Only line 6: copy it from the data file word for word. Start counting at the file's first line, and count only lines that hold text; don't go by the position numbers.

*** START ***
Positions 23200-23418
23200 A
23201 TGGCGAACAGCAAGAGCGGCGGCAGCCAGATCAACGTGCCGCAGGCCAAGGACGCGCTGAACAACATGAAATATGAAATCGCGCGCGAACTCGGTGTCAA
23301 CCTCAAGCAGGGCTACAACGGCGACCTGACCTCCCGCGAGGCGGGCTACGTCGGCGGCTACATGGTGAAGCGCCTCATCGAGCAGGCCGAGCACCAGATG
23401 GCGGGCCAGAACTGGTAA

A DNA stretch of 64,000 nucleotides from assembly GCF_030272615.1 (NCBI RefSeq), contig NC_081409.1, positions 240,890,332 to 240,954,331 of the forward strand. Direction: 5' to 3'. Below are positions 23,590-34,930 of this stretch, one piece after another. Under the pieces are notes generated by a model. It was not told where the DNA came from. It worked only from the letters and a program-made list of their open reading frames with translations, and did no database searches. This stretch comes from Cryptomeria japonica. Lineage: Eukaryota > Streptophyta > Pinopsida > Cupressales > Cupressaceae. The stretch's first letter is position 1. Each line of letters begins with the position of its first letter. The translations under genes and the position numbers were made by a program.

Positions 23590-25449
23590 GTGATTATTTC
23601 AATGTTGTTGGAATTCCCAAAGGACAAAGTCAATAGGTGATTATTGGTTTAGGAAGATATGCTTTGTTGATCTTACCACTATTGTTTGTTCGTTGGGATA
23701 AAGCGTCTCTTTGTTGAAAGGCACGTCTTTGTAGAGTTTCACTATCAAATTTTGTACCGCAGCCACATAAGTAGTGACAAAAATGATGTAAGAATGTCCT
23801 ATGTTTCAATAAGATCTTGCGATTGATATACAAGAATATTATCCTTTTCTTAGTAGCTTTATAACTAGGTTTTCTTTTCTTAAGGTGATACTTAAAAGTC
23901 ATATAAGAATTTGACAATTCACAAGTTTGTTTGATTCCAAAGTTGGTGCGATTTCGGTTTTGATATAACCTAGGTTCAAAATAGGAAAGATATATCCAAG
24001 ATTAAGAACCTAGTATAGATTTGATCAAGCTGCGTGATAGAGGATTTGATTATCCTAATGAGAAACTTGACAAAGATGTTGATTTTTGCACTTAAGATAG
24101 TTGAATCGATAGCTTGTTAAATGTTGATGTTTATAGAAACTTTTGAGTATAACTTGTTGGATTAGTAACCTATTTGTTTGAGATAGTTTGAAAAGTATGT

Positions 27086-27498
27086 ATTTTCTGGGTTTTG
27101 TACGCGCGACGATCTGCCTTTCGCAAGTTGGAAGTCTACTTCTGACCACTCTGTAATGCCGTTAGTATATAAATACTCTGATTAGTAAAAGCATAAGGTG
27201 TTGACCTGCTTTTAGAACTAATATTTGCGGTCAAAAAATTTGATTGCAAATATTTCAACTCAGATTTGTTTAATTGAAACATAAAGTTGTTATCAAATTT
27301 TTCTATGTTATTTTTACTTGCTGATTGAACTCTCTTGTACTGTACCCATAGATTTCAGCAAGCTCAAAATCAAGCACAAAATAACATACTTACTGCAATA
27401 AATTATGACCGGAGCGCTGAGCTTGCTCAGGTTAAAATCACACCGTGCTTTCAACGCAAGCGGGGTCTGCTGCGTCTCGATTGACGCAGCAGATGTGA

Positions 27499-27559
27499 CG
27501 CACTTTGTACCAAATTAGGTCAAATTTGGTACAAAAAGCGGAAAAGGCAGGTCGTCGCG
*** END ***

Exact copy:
A DNA stretch of 64,000 nucleotides from assembly GCF_030272615.1 (NCBI RefSeq), contig NC_081409.1, positions 240,890,332 to 240,954,331 of the forward strand. Direction: 5' to 3'. Below are positions 23,590-34,930 of this stretch, one piece after another. Under the pieces are notes generated by a model. It was not told where the DNA came from. It worked only from the letters and a program-made list of their open reading frames with translations, and did no database searches. This stretch comes from Cryptomeria japonica. Lineage: Eukaryota > Streptophyta > Pinopsida > Cupressales > Cupressaceae. The stretch's first letter is position 1. Each line of letters begins with the position of its first letter. The translations under genes and the position numbers were made by a program.